Elgin Mills Cemetery turned 40 in 2019. But that doesn’t mean it’s stopped growing. The 143 rolling acres around the headwaters of the Rouge River serve the communities of Richmond Hill, Markham, Aurora and Thornhill. As some of Ontario’s fastest growing neighbourhoods, they need a cemetery that can keep pace. In 2019, Elgin Mills continued the latest phase of the cemetery’s east side expansion, helping to ensure it can be used by generations to come.
Cemeteries don’t simply spring up overnight. It takes 10 to 15 years to identify, acquire, design, approve and develop a cemetery, and often another 15 to 20 years for it to truly become a core part of its community. So what goes into planning and developing a cemetery like Elgin Mills?
First, understand the community.
Not just where it is today, but where it’s going tomorrow. Population growth is analyzed to determine the need 30 – 50 years into the future while existing cemeteries in the area are assessed to determine if they’re serving the religious and cultural needs of their community — and if that service is sustainable.
Plan it out.
Long-term urban planning is reviewed to find the best location. It used to be quite simple: cemeteries were built in the farmland that neighboured Ontario towns and villages. Today, provincial plans no longer allow for cemeteries to be developed in agricultural areas and municipal plans rarely account for cemeteries when considering their own growth. It’s often up to us to do the long-range thinking.
We can’t simply put them anywhere. Cemeteries require a minimum of six feet of earth to allow for burials, and there needs to be at least one more foot between graves and the water table. We conduct a thorough geological review to ensure the right depth of the bedrock along with the right elevation. If the property is too flat, it won’t drain easily. But if it’s too steep, maintenance is difficult. We also need to ensure that it’s accessible both on foot and in vehicles. Naturally wild spaces give the property character, but they shouldn’t take up more than 20% of the land.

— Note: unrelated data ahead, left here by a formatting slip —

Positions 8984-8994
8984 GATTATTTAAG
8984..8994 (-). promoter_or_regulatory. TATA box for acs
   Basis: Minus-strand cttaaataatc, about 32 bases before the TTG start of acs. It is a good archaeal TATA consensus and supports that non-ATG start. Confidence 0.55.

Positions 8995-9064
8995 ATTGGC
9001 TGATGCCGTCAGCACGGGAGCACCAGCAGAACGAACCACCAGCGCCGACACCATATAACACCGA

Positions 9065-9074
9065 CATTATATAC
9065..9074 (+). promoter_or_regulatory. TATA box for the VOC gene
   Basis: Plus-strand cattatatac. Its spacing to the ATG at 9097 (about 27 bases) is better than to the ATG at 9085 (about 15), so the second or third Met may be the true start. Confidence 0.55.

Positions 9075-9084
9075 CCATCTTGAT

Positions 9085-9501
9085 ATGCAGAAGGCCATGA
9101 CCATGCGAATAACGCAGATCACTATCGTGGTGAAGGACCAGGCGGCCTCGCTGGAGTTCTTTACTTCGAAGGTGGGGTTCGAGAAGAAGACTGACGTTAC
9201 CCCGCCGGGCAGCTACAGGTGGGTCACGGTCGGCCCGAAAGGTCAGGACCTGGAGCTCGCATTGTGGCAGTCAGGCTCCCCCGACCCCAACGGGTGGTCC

It’s time to design.
Designing a cemetery is a bit like designing a town. There are buildings to be laid out, road patterns and storm sewers to be engineered, water systems to be planned, electrical feeds to be developed, trees to be managed, and environmental stewardship of natural spaces to be prioritized. But ethnicity and religion play a critical role as well. We research customs and traditions worldwide to ensure our clients get the choices they prefer.
Now comes the tricky part. Cemeteries require up to five levels of government approval before development can begin, while municipal approval is reviewed by a minimum of nine departments. Any developments near natural areas are reviewed through the local conservation authority before a permit is issued. If endangered species are identified nearby, approval may be required by the federal Ministry of Fisheries and Oceans as well. Once everything is signed off at the municipal, regional, conservation, and provincial levels, a submission is made to the Bereavement Authority of Ontario to obtain a cemetery operator’s license.
After all that, it’s not unusual for a decade to pass between the idea of the cemetery and the first shovel in the ground. Then depending on the property’s size and complexity, it could be another one or two years before the first burial as the landscape is altered and facilities constructed.
The effort undertaken to create a new cemetery is one of the primary factors in determining the cost of burial, cremation or other funeral services. Another is the fact that cemeteries need ongoing care and support. They change, they adapt, and — like Elgin Mills — they often grow.
The time and consideration involved may seem daunting, but unlike shopping malls or skyscrapers, cemeteries are intended to last forever. And forever’s not something you can rush.